Consolidation and emergence of a new global providerRock-Tenn and MeadWestvaco to mergeUS-based packaging companies Rock-Tenn and MeadWestvaco (MWV) have agreed to merge, creating a nearly US$ 16 billion industry heavyweight that will supply containers for everything from soda to appliances. The deal, announced in the last week of January 2015, unites two large players in two separate segments of the packaging business. Rock-Tenn, which had sales of US$ 10 billion last year, is the second-largest North American seller behind International Paper of the corrugated boxes used to carry pizza or express-delivery packages from Amazon.com and other internet merchandizers.
The headquarter of MeadWestvaco in Virginia, USMWV, with an annual revenue of US$ 5.6 billion, holds the second spot behind Graphic Packaging Holding in the market for thinner paper cartons that hold ice cream, breakfast cereal and a 12-pack of beer. The proposed combined company will have the capacity to produce 13 million tonnes a year of paper to make packaging, and 42,000 employees in 30 countries, including plants in Brazil and India.
The deal is the latest in a string for Rock-Tenn, which has completed US$ 7 billion of acquisitions in the past decade, including its US$ 3.5 billion purchase of Smurfit-Stone Container in 2011 that helped catapult its market share of corrugated packaging to about 20%. But the rapid consolidation of the corrugated container-board market has left Rock-Tenn with few options for further acquisitions, forcing the USA Georgia-based company to look elsewhere for significant deals.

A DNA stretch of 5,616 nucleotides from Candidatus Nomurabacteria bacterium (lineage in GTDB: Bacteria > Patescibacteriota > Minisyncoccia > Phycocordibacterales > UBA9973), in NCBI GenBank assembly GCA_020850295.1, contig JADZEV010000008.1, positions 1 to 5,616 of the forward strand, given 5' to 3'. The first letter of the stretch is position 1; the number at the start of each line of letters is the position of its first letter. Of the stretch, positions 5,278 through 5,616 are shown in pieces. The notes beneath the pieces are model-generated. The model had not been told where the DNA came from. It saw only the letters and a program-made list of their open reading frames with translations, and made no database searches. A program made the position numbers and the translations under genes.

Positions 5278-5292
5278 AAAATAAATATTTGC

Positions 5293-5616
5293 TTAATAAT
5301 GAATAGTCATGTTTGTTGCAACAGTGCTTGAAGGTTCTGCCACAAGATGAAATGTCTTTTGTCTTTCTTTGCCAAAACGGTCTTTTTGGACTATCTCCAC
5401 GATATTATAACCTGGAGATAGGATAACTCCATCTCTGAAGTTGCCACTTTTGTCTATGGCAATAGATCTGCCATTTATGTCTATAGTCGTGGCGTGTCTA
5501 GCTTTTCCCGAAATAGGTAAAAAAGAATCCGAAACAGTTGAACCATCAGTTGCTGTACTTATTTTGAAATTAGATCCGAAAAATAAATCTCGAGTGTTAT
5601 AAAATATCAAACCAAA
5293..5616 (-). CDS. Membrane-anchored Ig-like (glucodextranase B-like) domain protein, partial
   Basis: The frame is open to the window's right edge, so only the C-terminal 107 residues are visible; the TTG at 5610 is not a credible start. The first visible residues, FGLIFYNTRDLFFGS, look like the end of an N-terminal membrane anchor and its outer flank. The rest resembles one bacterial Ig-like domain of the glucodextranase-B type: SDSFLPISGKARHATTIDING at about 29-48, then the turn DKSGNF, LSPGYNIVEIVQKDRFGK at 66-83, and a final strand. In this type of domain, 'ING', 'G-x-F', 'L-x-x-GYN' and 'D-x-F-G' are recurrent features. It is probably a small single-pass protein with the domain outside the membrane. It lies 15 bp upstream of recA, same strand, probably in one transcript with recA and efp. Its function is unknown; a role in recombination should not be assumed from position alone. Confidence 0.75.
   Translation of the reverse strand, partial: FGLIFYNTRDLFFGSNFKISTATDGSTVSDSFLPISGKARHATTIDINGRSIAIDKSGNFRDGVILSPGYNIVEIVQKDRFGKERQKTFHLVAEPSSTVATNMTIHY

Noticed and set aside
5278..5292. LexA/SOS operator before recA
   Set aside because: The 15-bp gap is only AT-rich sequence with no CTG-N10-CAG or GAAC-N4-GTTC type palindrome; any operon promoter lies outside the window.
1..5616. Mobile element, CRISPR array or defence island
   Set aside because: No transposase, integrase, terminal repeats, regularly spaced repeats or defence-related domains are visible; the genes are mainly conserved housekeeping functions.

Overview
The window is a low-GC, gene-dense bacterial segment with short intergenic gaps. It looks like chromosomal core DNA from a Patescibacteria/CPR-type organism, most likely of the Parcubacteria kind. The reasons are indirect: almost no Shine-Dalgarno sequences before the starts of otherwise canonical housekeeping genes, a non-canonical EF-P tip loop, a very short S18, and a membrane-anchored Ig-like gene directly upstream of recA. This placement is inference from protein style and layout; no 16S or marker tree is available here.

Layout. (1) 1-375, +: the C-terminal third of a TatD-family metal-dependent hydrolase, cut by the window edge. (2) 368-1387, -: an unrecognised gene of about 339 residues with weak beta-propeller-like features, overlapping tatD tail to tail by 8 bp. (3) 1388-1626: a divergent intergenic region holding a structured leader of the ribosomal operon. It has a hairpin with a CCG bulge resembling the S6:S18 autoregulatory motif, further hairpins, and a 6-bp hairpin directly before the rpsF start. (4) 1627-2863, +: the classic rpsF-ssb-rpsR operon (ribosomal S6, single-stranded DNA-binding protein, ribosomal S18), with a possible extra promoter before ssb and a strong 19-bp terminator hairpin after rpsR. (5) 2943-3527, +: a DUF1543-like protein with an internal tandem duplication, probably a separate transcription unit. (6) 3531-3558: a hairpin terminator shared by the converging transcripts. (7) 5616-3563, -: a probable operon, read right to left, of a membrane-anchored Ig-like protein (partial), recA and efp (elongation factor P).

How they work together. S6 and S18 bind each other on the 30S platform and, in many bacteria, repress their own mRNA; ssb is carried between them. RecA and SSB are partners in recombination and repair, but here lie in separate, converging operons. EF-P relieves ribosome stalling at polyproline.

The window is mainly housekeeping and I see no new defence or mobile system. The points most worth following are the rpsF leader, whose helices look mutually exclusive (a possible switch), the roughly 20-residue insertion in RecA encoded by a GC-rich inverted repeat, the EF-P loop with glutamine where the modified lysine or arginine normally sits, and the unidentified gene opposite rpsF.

The new company, which hasn’t yet been named, will be headed by Rock-Tenn chief executive Steven Voorhees. MWV chairman and CEO John Luke Junior will become chairman of the new board, which will have eight directors from Rock-Tenn and six from MWV. The deal is subject to the approval of the companies’ shareholders.
MWV has been methodically divesting businesses for the past decade. The USA Virginia-based company said earlier in January 2015 that it would spin off its chemicals business as a stand-alone public company, leaving MWV mostly with business lines of folded paperboard cartons. The new company will generate 50% of its annual sales from corrugated packaging and 43% from consumer packaging. MWV’s chemical business — which it plans to divest — will account for the remaining 7%.
The companies expect the merger to generate US$ 300 million in cost reductions in three years, primarily by eliminating overhead and administrative functions and consolidating purchasing. Both companies operate in slow-growing markets. Industry volumes of corrugated packaging in the US have grown little since 2000, as an exodus of US manufacturing weighed on demand for shipping boxes. Industry consumption of folded paper cartons has been growing by 1% or less annually.
Paper industry analysts say the merger is likely to attract other buyers to the folded carton market, which has industry-wide annual sales in the US of about US$ 38 billion. Rock-Tenn also competes in the folded carton market. The merger is expected to move Rock-Tenn and MWV’s sales ahead of Graphic Packaging. The merger may also be able to create the second-largest US packaging company behind International Paper, which has a market capitalization of nearly US$ 23 billion.
Under the terms of the deal, MWV shareholders will own 50.1% of the new company, while Rock-Tenn shareholders will own 49.9%. As of Friday’s close, Rock-Tenn had a market value of US$ 8.82 billion with MWV at US$ 7.51 billion. MWV will end up with a slightly larger share of the new company to keep the planned spin-off of its chemicals business tax-free. MWV brings a pension surplus of US$ 1.4 billion to the deal that is expected to offset a US$ 1 billion shortfall in Rock-Tenn’s pension plan. The pension surplus is forecast to save the new company US$ 550 million in pension costs over the next decade.
– With inputs from Wall Street Journal